Although the onus is on learners to complete tasks successfully, the role of the teacher in remains vital.

The following ten tips can help teachers to plan and implement effective task-based learning lessons.

1) Introduce ideas in the pre-task
The pre-task stage should help students understand the coming task. Here, teachers can bring up themes, ideas and vocabulary, and discuss pictures or data. Teachers should avoid teaching new content at this point. Learners should enter the task stage feeling free to draw upon any knowledge and skills they wish.

2) Pitch the level right
Setting the task at the right level takes practice. If the task is too simplistic, learners may achieve the goal quickly with little effort. As a result, they are unlikely to develop skills. On the other hand, a difficult task can frustrate students into completing a task with minimal communication. In an effective task, students explore ideas and reach consensus after productive negotiation.

3) Gauge cognitive demands
Teachers can change the cognitive load required to suit the learners’ level. For example, a task may involve finding solutions to financial problems. Higher-level students could discuss case histories and hypothesize about similar situations. Lower-level learners could arrange a list of solutions to a financial problem in order of effectiveness. In each case, the theme remains the same, but the intellectual demands differ according to level.

4) Be flexible with task demands
Cognitive demands of a task can also be changed to manipulate task difficulty. A teacher can increase or decrease the task demands by changing the following factors: Group size, time allocation, number of operations required, and familiarity of material. Providing more or less visual support is another way to influence task demands.

5) Step back
During the task, it can be tempting for teachers to step in and correct learner errors. However, teachers should refrain from intervening. The task is a time for learners to work towards a goal using their available skills. Teachers may help learners formulate their ideas and reasoning. However, they should take care not to correct errors at this point.

6) Be a good monitor
While monitoring learners, teachers need to listen carefully. They should make unobtrusive notes. These notes will be used during the feedback and correction stage later in the lesson. It can reassure learners to know that teachers are also noting good examples. Eye contact should be avoided while monitoring unless a learner makes a direct request.

7) Give time for report preparation
After the task, learners prepare to report their findings to the whole group. This report stage gives presentation practice in a more formal setting. It is important that learners are given enough time to prepare their reports. In this way, they can pay attention to the accurate and effective organization of ideas.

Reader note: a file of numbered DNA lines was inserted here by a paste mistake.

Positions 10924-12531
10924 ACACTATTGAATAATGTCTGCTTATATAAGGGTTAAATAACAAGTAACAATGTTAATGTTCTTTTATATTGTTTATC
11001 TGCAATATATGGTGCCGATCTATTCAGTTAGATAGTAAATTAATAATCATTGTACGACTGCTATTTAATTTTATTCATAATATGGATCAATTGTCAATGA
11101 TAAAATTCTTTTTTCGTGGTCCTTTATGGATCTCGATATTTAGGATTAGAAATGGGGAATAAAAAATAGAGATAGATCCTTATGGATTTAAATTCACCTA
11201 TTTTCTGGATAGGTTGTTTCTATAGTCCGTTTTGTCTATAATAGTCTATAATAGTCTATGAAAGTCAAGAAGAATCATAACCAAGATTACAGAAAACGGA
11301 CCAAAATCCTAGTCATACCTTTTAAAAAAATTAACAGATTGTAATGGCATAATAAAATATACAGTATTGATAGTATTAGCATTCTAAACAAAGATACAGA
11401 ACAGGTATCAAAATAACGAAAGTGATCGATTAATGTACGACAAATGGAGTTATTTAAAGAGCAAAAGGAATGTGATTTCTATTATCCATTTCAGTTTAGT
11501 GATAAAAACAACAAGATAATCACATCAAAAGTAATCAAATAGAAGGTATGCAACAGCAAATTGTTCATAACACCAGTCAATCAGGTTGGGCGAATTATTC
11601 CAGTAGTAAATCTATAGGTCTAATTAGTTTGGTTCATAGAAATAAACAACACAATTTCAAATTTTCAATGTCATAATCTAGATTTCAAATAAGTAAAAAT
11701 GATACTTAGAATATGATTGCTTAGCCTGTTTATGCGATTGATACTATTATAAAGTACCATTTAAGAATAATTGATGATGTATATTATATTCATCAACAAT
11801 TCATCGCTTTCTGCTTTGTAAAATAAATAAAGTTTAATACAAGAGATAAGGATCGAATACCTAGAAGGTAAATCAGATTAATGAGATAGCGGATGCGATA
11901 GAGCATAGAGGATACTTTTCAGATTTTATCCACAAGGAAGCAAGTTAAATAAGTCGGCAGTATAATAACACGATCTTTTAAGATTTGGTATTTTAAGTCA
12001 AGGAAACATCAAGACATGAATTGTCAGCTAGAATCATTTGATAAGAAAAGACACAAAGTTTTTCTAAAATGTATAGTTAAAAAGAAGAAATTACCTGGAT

8) Avoid public correction
When offering feedback to the group, teachers should avoid naming students who made specific errors during the task stage. Maintaining confidence during the task stage is especially important. Students need to feel comfortable expressing themselves. Highlighting mistakes by named individuals can erode confidence for future classes. Explaining this policy to learners often helps create a positive learning atmosphere.

9) Choose errors wisely
Providing good feedback involves choosing errors that relate to the majority of students. Learners may lose focus if they do not feel involved in the feedback stage. Also, teachers should mainly select errors that relate to the specific learning aims of the task. Having good and bad examples from learners helps to clarify aims effectively.

10) Provide a model task
Where possible, teachers should provide a task model. This can give more exposure to relevant information and ideas. The model can be given in the pre-task or feedback stages. Be careful not to provide a solution to a task during the pre-task! The model is often given after the task. This can grow learner confidence through the knowledge that they have completed a similar task to an acknowledged model.


More about Task Based Teaching

Sunday, March 2, 2008

YouTube

YouTube offers authentic examples of everyday English used by everyday people. Study English with free videos from YouTube,

YouTube - Essay Writing for ESL/EFL Students

YouTube and ESL

YouTube Videos in the ESL Classroom

ESL videos, with quizzes

You can also visit YouTube and do search for ESL or just look for videos in English that interest you.

AN ONLINE YOUTUBE ASSIGNMENT:

Go to youtube and look for videos. Pick one (or more) share with the rest of the class. Write a brief description and review.